REVIEW OF TERM.18 January 15, 2008Posted by taylor in Uncategorized.
A piece full of hope: Shows the quasi-equality between improvisation and spontaneous composition.
While Taylor Deupree is openly debating closing Term down in a bid to fight the gradual devaluation of music because of its widespread free availability, the music on 12K’s online sister label is making that possible closure seem increasingly like a swod of Damocles. “November 9, 2007” (take a wild guess at the title’s meaning!) is yet another tactile live document and follows in the footsteps of Steve Roden’s more withdrawn but equally adrenalin-driven “Amnesia”.
On the other hand, it is easy to understand Deupree’s frustration. “November 9,.2007” may be a concert registration with all the rough edges and tiny production-blemishes that come with a direct-to-DAT performance. Its lineup and musical content should easily justify a visit to your local independent record store however, featuring a stage collaboration between Richard Chartier and two major talents of Japan’s bustling soundart scene: Sawako and Shinjiro Yamaguchi.
This pairing already makes for a great combination on paper, the spatial explorations of Chartier meeting the emotional landscapes of Sawako and the Post-Post-Rock fantasies of Yamaguchi. As their synergetic rumblings unfold, however, the trio reaches a plateau of common understanding that is much more than a head-on collision of their indivisual styles.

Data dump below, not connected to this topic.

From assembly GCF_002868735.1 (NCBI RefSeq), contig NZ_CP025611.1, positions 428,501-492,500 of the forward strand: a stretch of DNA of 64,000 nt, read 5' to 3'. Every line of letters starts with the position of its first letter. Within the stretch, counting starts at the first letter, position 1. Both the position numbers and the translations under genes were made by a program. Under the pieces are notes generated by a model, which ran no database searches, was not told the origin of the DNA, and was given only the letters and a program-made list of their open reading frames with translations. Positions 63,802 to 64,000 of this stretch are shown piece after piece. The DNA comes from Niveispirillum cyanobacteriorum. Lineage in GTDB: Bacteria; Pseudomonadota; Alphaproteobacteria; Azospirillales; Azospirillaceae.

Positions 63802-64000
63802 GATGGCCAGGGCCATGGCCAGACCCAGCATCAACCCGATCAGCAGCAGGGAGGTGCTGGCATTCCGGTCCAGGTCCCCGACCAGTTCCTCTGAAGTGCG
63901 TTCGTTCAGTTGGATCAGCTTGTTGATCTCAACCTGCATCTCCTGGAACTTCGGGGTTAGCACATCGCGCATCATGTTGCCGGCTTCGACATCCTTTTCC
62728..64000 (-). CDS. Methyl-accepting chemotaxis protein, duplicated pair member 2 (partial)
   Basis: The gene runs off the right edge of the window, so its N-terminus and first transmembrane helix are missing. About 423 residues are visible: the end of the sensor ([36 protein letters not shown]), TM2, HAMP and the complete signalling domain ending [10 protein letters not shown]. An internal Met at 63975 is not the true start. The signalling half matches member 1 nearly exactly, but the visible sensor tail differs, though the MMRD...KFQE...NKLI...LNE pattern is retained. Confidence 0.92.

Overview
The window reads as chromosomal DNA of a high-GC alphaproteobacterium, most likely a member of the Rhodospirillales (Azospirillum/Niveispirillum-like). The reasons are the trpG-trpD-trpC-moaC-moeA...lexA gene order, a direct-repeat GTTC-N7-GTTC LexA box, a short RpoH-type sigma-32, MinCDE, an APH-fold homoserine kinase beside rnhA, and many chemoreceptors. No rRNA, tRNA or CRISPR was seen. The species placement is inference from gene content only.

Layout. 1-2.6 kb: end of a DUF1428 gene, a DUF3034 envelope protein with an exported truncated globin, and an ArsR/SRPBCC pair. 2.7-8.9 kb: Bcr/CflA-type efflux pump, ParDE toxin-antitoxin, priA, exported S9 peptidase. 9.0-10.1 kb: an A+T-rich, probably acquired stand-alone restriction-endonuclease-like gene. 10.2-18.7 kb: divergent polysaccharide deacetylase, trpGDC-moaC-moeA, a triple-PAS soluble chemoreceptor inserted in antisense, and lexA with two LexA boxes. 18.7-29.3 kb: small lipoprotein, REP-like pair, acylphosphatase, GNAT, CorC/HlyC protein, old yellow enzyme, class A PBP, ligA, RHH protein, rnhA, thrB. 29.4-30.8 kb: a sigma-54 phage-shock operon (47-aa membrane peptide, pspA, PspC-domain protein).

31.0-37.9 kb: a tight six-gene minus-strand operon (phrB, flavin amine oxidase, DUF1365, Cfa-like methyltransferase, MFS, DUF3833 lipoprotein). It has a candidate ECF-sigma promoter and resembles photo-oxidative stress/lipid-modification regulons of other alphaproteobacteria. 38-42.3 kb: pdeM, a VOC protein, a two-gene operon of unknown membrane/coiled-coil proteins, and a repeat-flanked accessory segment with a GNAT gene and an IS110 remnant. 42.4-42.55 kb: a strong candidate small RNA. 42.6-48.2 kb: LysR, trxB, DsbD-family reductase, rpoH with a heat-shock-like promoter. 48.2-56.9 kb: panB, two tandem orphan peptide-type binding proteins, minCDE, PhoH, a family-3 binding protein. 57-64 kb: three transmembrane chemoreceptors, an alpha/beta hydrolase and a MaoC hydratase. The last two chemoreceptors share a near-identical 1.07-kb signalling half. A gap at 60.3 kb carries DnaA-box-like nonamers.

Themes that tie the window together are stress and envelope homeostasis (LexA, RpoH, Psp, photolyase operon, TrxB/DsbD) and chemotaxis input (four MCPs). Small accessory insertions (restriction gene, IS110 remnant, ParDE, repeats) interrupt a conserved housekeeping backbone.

From a glistening and rustling, lighfilled and open introduction full of processed field recordings in search of harmonic direction, a warm and shining drone rises to the fore like the sun at dawn, while more and more bleeping and whispering noises winkingly awaken from their slumber. As the drone subsides, the darker side takes over again, as the piece enters a cavernous bassin of muffled cries and muted screams, before finally coming to peace again in the final minutes, as the soft cloud of overtones returns and brings things to a consoling climax.
Recorded at the Atlantic Waves Festival in London, this is a pure improvisational piece, yet it shows that the latter term has always been a quasi-equivalent spontaneous composition. It is as if Chartier, Sawako and Yamaguchi had agreed to a wordless concept at the outset, related to portraying various moods within the cycle of a single day. There is a distinct sensation of development, the feeling that one has lived through a particular episode with the musicians, before dusk hits the land and the moon lights up the night sky.
With its fairy-tale ambiance and its surprising happy end, “November 9, 2007” is a piece full of hope, which sticks out from the sombre, clinically abstract or formulaic emmissions of some of its colleagues. Whether or not one should pay to listen to it, is a complex question, which can not be answered within the limited space of a review. But one should never take a release like this for granted. As long as Term is still out there, treat this little treasure by Chartier, Sawako and Shinjiro Yamaguchi as what it really is: A present.By Tobias Fischer